IE Business School holds the No. 2 position worldwide in the ranking of Executive MBA programs drawn up for the first time by The Economist. This achievement further consolidates IE’s position as one of the world’s leading business schools for senior management education. The Kellogg-Schulich Executive MBA run jointly by Northwestern (Kellogg) and York (Schulich) heads the ranking.

The Economist evaluated IE Business School’s Global Executive MBA, an English-taught program aimed at international managers, with onsite periods in Spain, Singapore, the US, and Brazil. The ranking was based on the opinions of 8,400 Executive MBA graduates from business schools around the world who were asked about aspects that included quality of the school’s faculty, diversity of the student body, networking, salary increase and career progression.

IE Business School Executive MBA programs are run in both face-to-face and blended formats, and offer English-taught and Spanish-taught versions. This academic year saw the launch of IE’s Executive MBA+, which integrates the management education provided by an MBA program with modules focused on specializations in the fields of Advanced Global Management, Entrepreneurship, Corporate Finance, Marketing and Sales, Digital Innovation and Technologies, and Healthcare Management. Executive MBA+ students can do the core MBA program and/or the specialization module in either English or Spanish, in weekly onsite format and/or bi-weekly blended format. This system is unique to IE and permits students to design their own bespoke Executive MBA+ programs.

IE’s Executive MBA portfolio is rounded off with the IE Brown Executive MBA, aimed at senior managers with an international profile. The IE Brown Executive MBA is run jointly with Ivy League member Brown University, renowned for its excellence in the field of humanistic, social and scientific disciplines.

22
Jul

The Fourth Man

Written on July 22, 2013 by Dirk Hopfl in IE News

When I went for a coffee with Arbitration and International Commercial Law Professor Justin Swinsick to get to know him a bit better and talk about what kind of video we could come up with together, he told me he was going to Vienna with an IE student team to attend an international law competition. The first thing that came into my head when he mentioned Vienna was the film “The Third man”, and when I suggested that as a theme for the video he answered right away that he loved Orson Wells, and that film in particular.

I don’t remember exactly how the title “The Fourth Man” occurred to me. Anyway, it was clear that we both wanted to render some sort of homage to the film, whose screen-play was the work of a writer we also enjoy and admire, namely Graham Green. I have to say that Prof. Swinsick gave an excellent performance, staying in character the whole time. I am sure that when he teaches, he is every bit as eloquent.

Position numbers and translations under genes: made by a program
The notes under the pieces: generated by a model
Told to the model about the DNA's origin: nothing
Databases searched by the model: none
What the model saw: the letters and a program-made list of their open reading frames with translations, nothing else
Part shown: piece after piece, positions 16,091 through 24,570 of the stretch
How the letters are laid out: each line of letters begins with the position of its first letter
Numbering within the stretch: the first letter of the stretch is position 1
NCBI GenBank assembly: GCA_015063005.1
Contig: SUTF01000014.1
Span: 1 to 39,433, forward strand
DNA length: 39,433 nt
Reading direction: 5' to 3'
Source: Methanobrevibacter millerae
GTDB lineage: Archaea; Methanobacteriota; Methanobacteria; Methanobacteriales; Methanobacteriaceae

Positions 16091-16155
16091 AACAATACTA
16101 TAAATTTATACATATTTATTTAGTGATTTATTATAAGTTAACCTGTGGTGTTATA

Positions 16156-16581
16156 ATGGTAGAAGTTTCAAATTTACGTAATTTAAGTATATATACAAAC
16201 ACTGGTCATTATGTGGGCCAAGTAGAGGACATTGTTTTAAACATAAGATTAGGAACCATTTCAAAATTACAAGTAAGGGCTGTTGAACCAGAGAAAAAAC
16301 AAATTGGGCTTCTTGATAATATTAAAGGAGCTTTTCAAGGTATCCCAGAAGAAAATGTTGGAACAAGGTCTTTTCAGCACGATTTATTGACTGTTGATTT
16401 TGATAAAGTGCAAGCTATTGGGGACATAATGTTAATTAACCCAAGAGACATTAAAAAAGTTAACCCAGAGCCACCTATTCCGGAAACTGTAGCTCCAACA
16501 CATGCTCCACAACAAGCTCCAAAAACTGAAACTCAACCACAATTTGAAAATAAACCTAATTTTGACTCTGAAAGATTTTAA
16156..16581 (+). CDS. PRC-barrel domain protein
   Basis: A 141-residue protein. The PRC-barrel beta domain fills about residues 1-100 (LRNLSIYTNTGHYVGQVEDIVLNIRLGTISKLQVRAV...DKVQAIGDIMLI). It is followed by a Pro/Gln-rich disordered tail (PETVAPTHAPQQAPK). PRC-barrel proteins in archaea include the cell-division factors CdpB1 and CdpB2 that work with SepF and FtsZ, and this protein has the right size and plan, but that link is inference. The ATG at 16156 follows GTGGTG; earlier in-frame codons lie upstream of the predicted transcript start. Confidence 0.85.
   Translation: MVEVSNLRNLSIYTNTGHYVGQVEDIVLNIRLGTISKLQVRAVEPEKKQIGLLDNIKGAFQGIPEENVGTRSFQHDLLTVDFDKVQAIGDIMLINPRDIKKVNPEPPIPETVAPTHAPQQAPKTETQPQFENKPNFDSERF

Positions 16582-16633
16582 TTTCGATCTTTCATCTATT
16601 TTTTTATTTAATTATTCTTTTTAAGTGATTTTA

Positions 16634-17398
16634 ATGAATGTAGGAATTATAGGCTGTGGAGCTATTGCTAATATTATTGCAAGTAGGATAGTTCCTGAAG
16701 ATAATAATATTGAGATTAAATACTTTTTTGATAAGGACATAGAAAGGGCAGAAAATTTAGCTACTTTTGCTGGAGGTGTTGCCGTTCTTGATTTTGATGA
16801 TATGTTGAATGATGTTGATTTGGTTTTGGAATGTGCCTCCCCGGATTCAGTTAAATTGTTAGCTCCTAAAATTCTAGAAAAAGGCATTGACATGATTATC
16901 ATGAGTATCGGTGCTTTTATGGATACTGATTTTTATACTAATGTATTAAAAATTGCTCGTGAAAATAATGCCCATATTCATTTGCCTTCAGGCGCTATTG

I really hope you enjoy watching this video as much as we did making it. Check out Prof. Swinsick’s intelligent insights into “The Fourth Man” as he talks about law and justice, and truth and love.

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First published on The Other Side | By Felix Valdivieso

17
Jul

The eternal formula

Written on July 17, 2013 by Dirk Hopfl in IE News

 

Cristina Bondolowski, IE alumae 1995

Ideas, the IE Alumni Magazine, interviewed Cristina Bondolowski, VP Global Brands at Coca-Cola Company and IE Master in Marketing graduate from 1995:

“The most important thing is to have very clear ideas and then get things done instead of worrying about them.” This is the philosophy Cristina Bondolowski has successfully applied at each of the challenges she has faced to become world executive director of the most famous soft drink on the planet: Coca-Cola. Always with the same work formula: “Kicking into action when I face a challenge”

After working under a fellowship at IBM during the last two years of her degree, graduating in Business Administration at CEU San Pablo and completing an MBA at IE Business School, her interest in marketing took her to companies that included Estrella Seguros, Pepsico, Universal & Paramount Video Pictures, and Colgate-Palmolive, “where there was a school exclusively for marketing”, on her way to Coca-Cola at the end of the 1990s. She started working as manager of one of the company’s products (Sprite) and later became the brand’s director in Spain. She was then promoted to director of the fizzy drinks business unit in the same subsidiary.